Lifted nursing rule gives little reprieve
Order relaxing restrictions for foreign-trained nurses won’t affect shortage: regulator
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An order from the health minister instructing the College of Registered Nurses of Manitoba to lift a restriction for internationally educated nurses will result in a very small number being licensed, its registrar says.
The compliance order issued by Health Minister Audrey Gordon will impact “possibly up to 10 nurses,” said Katherine Stansfield, the college’s registrar and chief executive officer.
“It’s not one that will have the kind of impact that the public is looking for and the ministry is looking for,” she said Friday as the Progressive Conservative party touted the order on social media.
“Our gov has issued a compliance order to immediately get more nurses in the system,” the post on Twitter said.
Stansfield said the college is complying with Gordon’s July 26 order to drop its requirement for testing internationally educated nurses who failed Manitoba’s clinical competence assessment then went to another province to get licensed.
The order says the college is violating labour mobility legislation by making those nurses who’ve been licensed in other provinces undergo further testing to be accredited in Manitoba.
Stansfield said the college has been complying with the Labour Mobility Act of Manitoba and licensing nurses registered in other provinces with the exception of those who didn’t pass the province’s competence assessment.
“The minister’s compliance order now directs us that we cannot ask for any further information about competencies if they’re registered in another jurisdiction — even if we have information in our files that we were wanting to verify in terms of competency,” she said, adding the “vast majority” of internationally educated nurses who come from another Canadian jurisdiction or directly to Manitoba meet those requirements.
“It’s not as though there’s a huge concern related to internationally educated nurses. That’s why they are such a valuable source of health care in our province.”
The 10 who didn’t pass Manitoba’s competency requirements have met requirements elsewhere, she said.
“Labour mobility (law) requires us to acknowledge that that registration is sufficient to guarantee that they are competent for practice,” Stansfield, a registered nurse, said. “That’s where we were of a different opinion, and we’ve now received the information from the minister and we intend to comply with it.”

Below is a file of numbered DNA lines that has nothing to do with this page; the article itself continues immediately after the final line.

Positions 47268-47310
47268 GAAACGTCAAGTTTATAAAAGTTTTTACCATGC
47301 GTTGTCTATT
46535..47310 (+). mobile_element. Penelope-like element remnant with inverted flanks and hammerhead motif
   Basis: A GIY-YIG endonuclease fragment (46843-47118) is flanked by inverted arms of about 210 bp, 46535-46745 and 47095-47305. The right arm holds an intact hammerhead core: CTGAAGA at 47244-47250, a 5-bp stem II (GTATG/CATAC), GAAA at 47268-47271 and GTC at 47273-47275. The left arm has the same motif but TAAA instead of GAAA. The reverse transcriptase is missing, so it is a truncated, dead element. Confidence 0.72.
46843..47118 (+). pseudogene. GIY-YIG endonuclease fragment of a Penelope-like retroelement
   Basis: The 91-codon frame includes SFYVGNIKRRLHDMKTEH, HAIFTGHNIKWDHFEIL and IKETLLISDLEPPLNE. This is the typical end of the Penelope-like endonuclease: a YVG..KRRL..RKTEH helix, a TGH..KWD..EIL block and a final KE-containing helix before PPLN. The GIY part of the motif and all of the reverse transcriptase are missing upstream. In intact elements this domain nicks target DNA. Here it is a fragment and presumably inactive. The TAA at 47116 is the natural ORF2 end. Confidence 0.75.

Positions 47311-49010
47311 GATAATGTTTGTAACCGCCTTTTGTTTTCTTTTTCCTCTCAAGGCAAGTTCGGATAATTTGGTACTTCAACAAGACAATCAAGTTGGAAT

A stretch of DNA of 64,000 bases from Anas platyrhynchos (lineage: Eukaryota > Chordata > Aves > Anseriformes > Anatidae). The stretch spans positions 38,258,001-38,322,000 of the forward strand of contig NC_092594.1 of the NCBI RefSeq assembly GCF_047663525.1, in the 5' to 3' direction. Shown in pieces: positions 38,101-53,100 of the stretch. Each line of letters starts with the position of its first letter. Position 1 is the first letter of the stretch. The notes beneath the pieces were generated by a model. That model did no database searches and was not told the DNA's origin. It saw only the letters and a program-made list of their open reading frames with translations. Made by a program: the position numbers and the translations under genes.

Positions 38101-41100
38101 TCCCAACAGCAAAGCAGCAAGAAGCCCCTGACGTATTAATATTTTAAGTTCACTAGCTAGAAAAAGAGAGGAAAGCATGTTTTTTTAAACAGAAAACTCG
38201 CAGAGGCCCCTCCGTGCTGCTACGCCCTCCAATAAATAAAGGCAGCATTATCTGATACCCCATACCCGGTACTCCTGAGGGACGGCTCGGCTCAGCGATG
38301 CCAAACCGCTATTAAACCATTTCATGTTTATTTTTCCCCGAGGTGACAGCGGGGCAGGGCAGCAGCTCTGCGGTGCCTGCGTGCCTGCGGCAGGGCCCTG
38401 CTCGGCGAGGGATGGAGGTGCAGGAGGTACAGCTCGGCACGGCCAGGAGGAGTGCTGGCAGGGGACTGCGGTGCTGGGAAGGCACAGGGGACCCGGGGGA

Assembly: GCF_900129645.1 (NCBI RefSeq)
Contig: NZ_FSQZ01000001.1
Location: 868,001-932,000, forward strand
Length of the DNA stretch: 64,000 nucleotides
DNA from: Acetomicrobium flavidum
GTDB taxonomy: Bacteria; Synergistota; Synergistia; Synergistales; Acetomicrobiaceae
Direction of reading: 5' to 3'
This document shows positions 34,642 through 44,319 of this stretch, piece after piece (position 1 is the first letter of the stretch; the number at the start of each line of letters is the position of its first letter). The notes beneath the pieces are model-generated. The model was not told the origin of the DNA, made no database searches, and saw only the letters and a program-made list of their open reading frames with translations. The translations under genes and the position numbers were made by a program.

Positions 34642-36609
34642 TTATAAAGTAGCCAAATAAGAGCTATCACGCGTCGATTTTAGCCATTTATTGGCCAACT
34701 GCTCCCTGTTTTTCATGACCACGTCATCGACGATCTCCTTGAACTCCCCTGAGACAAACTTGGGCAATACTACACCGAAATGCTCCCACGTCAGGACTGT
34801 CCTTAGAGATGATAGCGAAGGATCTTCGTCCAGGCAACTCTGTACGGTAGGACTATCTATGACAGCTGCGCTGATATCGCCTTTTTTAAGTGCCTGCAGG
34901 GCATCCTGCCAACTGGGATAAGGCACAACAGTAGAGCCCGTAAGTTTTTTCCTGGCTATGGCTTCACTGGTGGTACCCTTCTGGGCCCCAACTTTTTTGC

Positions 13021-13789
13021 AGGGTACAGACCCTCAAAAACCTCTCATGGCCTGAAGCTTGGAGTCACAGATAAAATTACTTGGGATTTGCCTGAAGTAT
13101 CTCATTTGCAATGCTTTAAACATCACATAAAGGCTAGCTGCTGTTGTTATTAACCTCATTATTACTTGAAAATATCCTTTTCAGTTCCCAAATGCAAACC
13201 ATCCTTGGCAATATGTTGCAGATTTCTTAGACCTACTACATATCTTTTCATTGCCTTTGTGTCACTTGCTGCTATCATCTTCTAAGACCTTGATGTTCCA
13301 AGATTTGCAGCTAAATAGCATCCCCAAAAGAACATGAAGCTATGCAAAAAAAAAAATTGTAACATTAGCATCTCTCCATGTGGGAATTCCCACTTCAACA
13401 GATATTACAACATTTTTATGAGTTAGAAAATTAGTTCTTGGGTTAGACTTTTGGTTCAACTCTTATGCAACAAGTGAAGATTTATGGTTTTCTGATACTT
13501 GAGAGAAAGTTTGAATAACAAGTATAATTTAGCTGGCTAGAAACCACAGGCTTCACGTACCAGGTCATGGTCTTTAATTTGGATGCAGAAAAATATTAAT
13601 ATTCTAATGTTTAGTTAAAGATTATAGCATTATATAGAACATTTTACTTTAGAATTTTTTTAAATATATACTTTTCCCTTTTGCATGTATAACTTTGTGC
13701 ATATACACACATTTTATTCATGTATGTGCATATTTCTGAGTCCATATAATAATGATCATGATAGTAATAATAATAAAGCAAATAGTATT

The college has to monitor and measure risk while recognizing the challenges posed by the province’s shortage of nurses, she said.
“We will do our part but we will not lose sight of our mandate to protect the public interest.”
Gordon first notified the college on July 27, 2021, that she had concerns about the critical competence assessment and advised the college in November that the compliance order would be issued.
Gordon was not available for an interview Friday.
In a prepared statement, she said the government “will leave no stone unturned in exploring options to fill nursing vacancies in Manitoba…. The order we issued to the college opens the door to nurses who are registered in other Canadian provinces but have experienced difficulty being recognized here in Manitoba.”
Before it was issued, one such nurse — Philippines-educated Ronna Sigua — filed an appeal with the Manitoba college. She applied to register in 2013 and was told she needed to redo nursing school. Instead, she went to Quebec where she was licensed after completing a bridging program and passing an exam. When she tried again to register in Manitoba years later and was told she had to take the clinical competence assessment first, Sigua balked.
NDP immigration critic Malaya Marcelino said the health minister issuing the order is “important and long overdue.”
“The province should have acted decisively, sooner,” she said, adding it has to repair its reputation in order to attract more internationally educated nurses, Marcelino said. “Manitoba is currently suffering from a competitive disadvantage.”
The president of the Manitoba Nurses Union welcomed the order.
“The compliance order is one way to speed up the process of getting internationally educated nurses gainfully employed in our public health system,” a statement from Darlene Jackson said.
After 20 years of reporting on the growing diversity of people calling Manitoba home, Carol moved to the legislature bureau in early 2020.